"It is not a vote-catching gimmick. What happened in Muzaffarnagar and some other parts of our country is a reminder that although as a country, we can take pride in our ability to protect all the people of our country, yet there are times when aberrations take place. This bill, if it is passed by Parliament, will help to control those aberrations," the Prime Minister said replying to a question at the Hindustan Times Leadership Summit here.
Singh: I think it is a bill, whose time has come
Singh noted that in the last five or six years, the country has been been grappling with the problem of communal riots in some parts of the country.
"And our effort has been to create an environment where officers would have the responsibility to look after the law and order situation as effectively as is humanly possible. Plus also if riots cannot be prevented, there should be adequate compensation for the victims of the riots. These are two basic principles, which underlines what is the purpose of the Communal Violence Bill. I think it is a bill, whose time has come," the Prime Minister said.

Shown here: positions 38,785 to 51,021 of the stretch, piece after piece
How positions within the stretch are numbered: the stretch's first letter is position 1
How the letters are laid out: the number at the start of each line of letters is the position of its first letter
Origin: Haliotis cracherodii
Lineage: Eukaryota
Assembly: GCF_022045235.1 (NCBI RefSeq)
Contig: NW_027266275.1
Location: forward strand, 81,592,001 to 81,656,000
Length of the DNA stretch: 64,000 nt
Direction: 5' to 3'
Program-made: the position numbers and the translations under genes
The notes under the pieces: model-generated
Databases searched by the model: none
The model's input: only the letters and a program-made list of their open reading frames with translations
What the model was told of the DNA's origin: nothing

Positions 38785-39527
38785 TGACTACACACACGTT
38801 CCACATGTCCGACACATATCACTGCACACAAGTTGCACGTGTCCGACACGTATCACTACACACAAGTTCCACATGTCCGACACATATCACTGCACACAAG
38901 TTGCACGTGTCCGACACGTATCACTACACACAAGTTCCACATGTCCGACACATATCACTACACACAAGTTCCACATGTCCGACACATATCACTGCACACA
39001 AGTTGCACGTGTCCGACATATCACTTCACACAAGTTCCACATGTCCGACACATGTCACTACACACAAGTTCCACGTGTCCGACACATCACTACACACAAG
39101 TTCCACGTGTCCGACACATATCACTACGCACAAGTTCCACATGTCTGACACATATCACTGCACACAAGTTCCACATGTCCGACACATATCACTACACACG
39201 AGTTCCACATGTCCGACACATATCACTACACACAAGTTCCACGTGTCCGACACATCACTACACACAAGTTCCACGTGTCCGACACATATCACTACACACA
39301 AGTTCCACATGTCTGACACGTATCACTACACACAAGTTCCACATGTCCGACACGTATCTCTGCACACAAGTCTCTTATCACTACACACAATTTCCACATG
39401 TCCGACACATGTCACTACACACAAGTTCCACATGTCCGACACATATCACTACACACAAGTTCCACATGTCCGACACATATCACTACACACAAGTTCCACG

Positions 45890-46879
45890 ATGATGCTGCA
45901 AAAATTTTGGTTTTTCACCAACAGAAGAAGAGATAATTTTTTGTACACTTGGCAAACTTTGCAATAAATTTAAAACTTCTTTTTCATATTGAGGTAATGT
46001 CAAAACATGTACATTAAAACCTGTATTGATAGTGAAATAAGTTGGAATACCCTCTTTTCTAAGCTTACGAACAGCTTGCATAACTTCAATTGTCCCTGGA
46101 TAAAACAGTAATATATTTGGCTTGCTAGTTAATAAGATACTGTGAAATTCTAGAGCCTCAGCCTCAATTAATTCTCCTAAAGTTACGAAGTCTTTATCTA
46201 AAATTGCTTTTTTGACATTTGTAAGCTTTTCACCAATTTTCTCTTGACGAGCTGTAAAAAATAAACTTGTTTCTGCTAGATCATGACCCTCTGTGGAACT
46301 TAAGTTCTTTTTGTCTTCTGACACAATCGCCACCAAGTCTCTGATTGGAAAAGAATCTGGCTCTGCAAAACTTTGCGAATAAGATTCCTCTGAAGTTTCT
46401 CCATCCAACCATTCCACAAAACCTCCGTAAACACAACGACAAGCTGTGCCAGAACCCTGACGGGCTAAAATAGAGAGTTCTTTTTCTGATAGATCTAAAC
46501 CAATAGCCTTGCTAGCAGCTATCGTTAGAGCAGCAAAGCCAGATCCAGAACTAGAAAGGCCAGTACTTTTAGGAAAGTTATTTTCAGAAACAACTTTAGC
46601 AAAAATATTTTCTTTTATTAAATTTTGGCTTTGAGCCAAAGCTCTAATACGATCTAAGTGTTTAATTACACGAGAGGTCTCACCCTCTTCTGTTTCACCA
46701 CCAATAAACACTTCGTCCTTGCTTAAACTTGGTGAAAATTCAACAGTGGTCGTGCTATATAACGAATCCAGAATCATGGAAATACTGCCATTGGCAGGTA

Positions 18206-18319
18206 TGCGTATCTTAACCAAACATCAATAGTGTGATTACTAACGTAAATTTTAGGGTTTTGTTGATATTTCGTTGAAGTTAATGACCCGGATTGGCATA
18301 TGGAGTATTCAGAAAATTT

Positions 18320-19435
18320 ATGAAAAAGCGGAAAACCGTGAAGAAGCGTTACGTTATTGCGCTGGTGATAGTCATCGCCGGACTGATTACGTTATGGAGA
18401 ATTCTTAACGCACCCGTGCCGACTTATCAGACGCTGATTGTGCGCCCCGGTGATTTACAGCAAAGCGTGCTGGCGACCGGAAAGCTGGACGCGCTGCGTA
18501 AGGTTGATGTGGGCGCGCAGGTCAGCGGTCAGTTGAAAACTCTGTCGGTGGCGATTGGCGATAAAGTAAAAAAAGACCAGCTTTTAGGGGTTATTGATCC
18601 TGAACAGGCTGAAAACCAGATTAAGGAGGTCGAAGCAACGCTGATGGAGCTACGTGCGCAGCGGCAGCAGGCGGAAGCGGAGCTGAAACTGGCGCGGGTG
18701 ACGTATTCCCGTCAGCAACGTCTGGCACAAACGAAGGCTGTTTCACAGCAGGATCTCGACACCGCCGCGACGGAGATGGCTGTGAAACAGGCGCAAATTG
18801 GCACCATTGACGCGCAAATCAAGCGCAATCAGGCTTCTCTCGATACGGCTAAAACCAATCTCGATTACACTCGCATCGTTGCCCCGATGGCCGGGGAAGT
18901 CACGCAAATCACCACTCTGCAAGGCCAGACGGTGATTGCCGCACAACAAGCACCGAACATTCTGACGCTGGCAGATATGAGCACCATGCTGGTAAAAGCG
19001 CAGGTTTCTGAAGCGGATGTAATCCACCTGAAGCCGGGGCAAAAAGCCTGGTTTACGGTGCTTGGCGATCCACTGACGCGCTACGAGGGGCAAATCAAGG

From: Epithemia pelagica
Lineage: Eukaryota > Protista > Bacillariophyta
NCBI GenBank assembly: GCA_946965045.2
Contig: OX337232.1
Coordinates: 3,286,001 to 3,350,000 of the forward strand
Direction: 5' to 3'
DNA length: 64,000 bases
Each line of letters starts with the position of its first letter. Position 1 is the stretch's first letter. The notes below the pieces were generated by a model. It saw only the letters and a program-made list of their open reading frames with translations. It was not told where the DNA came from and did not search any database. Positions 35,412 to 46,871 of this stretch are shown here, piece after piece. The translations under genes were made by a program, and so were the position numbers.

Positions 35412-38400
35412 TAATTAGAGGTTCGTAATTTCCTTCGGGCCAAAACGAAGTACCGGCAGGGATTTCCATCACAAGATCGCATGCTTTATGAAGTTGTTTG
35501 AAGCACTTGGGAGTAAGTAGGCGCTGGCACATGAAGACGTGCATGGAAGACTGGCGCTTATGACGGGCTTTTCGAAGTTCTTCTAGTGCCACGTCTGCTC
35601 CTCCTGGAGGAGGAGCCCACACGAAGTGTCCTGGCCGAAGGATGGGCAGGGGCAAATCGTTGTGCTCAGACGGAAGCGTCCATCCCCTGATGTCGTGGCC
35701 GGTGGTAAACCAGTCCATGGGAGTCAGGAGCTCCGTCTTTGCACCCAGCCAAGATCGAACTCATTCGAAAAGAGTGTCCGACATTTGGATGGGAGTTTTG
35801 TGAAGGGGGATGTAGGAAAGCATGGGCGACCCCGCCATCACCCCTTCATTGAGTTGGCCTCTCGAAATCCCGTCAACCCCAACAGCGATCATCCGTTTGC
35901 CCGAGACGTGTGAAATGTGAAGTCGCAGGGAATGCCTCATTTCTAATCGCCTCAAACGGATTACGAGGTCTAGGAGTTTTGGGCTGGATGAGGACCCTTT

His remarks came amid Centre's move to drop several provisions to ensure that the legislation is neutral between communities.
The Centre's move came amid protests from the BJP and other parties like AIADMK to certain provisions of the bill. Singh had on Friday said that government will try to evolve a broad-based consensus on issues which are of "great" legislative importance.
BJP's Prime Ministerial candidate Narendra Modi had dubbed the bill as a "recipe for disaster". Union Home Minister Sushilkumar Shinde had said the government will bring the 'Prevention of Communal and Targeted Violence (Access to Justice and Reparations) Bill, 2013 in the Winter Session of Parliament.